How do lithium-ion batteries actually work? David Roberts explains

It’s still battery week, and it’s finally time to get anodes and cathodes straight.

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We’ve discussed why lithium-ion batteries (LIBs) are so important to decarbonizing both transportation and the electricity sector.

Next week, we’re going to get into the nuts and bolts of different kinds of LIBs to see how different chemistries offer different kinds of performance benefits and are competing for different market niches.

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Before that, though, it’s worth the time to do a little review of batteries and how they work. If you’re like me-a-month-ago, you probably have a hazy understanding at best of the structure of batteries and the processes involved in running them.

I’m not going to get into any deep chemistry — believe me, no one wants that — but I thought it would help to run through some basics and some terms. It will come in handy later when we get into the competition within battery markets.

Batteries 101

F---ing batteries, how do they work?

As the name suggests, electrochemical batteries store energy via chemical reaction. Discharging the battery involves a chemical reaction that produces electrons; recharging the battery involves a chemical reaction that stores electrons.

The basic unit of a battery is the cell. In the cell, two electrodes — negative (anode) and positive (cathode) — are separated by an electrolyte. The anode is a material that gives up electrons easily in chemical reactions with the electrolyte. The cathode is a material that readily absorbs them. The propensity to shed/​absorb electrons is known as standard potential, and the difference in standard potential between the anode and cathode will determine the battery’s total electrical potential. The bigger the difference, the greater the potential.

When the anode and cathode are connected in a circuit, two things happen.

First, negatively charged electrons flow from the former to the latter, generating power. The amount of power is determined by two factors:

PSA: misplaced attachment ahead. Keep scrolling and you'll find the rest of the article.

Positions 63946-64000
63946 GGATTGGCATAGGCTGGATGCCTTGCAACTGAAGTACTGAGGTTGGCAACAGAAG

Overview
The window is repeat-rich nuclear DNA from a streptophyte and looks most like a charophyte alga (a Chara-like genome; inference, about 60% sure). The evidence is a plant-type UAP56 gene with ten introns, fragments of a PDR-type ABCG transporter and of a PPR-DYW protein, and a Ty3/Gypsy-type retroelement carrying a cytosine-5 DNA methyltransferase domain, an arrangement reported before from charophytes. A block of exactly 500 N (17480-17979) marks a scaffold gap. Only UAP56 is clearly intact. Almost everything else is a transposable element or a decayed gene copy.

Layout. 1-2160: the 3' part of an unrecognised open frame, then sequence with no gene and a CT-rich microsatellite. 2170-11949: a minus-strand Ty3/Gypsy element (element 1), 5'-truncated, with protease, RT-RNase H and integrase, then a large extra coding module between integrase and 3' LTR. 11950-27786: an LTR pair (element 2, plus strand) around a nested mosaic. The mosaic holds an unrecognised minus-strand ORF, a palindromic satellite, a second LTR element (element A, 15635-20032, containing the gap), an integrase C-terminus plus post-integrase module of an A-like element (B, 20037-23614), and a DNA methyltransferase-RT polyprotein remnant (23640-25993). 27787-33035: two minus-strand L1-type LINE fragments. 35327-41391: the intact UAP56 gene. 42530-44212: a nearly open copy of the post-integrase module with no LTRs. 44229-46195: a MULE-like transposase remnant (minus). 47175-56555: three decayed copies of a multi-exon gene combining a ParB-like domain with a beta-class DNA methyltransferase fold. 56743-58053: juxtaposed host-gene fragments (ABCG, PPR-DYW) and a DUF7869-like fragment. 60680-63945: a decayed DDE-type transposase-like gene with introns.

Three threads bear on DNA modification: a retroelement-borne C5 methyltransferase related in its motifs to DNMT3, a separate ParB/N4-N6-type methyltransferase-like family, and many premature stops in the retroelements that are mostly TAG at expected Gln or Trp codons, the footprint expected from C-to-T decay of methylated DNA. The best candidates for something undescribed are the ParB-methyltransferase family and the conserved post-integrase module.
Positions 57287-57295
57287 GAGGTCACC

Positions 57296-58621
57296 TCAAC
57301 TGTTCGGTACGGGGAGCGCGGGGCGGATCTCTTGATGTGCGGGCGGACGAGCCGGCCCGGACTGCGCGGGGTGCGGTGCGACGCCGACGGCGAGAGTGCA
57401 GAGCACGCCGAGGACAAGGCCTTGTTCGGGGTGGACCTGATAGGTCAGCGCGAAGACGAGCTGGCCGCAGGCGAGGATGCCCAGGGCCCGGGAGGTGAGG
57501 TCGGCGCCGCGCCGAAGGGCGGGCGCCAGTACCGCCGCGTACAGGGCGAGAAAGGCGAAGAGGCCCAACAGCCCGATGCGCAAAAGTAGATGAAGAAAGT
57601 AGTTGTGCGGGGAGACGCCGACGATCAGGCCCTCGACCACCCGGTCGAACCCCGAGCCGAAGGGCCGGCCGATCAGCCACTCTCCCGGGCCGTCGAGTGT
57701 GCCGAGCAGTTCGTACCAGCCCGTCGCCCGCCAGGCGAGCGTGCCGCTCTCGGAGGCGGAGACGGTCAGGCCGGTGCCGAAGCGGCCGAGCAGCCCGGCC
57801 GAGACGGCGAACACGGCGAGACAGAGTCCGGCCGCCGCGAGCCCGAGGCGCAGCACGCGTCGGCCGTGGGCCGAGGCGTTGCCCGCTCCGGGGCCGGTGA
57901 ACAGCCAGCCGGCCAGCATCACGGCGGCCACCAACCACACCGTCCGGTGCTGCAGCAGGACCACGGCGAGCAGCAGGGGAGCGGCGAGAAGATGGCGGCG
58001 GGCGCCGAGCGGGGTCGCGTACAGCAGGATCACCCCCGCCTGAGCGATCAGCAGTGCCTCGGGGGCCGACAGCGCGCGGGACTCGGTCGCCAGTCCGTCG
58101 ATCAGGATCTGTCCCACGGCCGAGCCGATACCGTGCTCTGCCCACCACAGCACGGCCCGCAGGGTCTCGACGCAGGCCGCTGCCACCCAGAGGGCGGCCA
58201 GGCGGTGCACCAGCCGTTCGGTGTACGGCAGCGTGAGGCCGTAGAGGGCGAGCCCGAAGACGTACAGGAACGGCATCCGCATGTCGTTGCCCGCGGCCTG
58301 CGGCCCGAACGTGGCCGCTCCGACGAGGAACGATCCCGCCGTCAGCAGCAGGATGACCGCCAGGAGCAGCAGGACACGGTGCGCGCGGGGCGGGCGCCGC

• Current, the number of electrons traveling in a given circuit, and
  • Voltage, the force with which the electrons are traveling.

Power = current × voltage. It’s like a river: The force exerted by the water depends on how much of it there is and how fast it’s moving. You can get the same force with less water if it moves faster, or with slower water if there’s more of it. Similarly, you can get the same power with less current if you have more voltage, and vice versa.

Second, the anode releases positively charged ions into the electrolyte to balance the reaction, and the cathode absorbs a commensurate amount. (Some batteries have a thin, semi-permeable barrier within the electrolyte to regulate the flow of ions.)

Recharging a battery basically involves reversing the reaction and returning the electrons and the ions to the anode.

The whole game of battery design and development is to find a combination of anode, cathode and electrolyte that performs well along a broad set of criteria: holds a lot of energy, releases energy quickly, operates safely, has a long lifetime, is cheap, etc.

The tragedy of battery development is that there are always trade-offs. High performance on one criterion generally means lower performance on another. Optimize for holding more energy and you limit how quickly energy can be released; optimize for safety and you limit how much energy it will hold; and so on.

The battery market has seen dozens of chemistries come and go, but four have stuck and scaled to achieve mass-market penetration: lead acid, nickel-cadmium (Ni-Cd), nickel-metal hydride (NiMH) and lithium-ion (Li-ion).

Most of the developing world still uses lead-acid batteries, a $45 billion global market. But lithium-ion batteries have been gaining ground rapidly in wealthy markets.

LIBs have hit on a combination of anode, cathode and electrolyte that performs well enough along several criteria (especially cost) to work for most short-duration applications today. They have become cheap, and manufacturing capacity has converged around them.

Let’s take a closer look at LIBs.

Lithium-ion batteries 101

LIBs have been around in commercial form since the early 1990s, though obviously they’ve improved quite a bit since then.

Today’s most common and popular LIBs use graphite (carbon) as the anode, a lithium compound as the cathode and some organic goo as an electrolyte. They boast two key advantages over prior battery chemistries.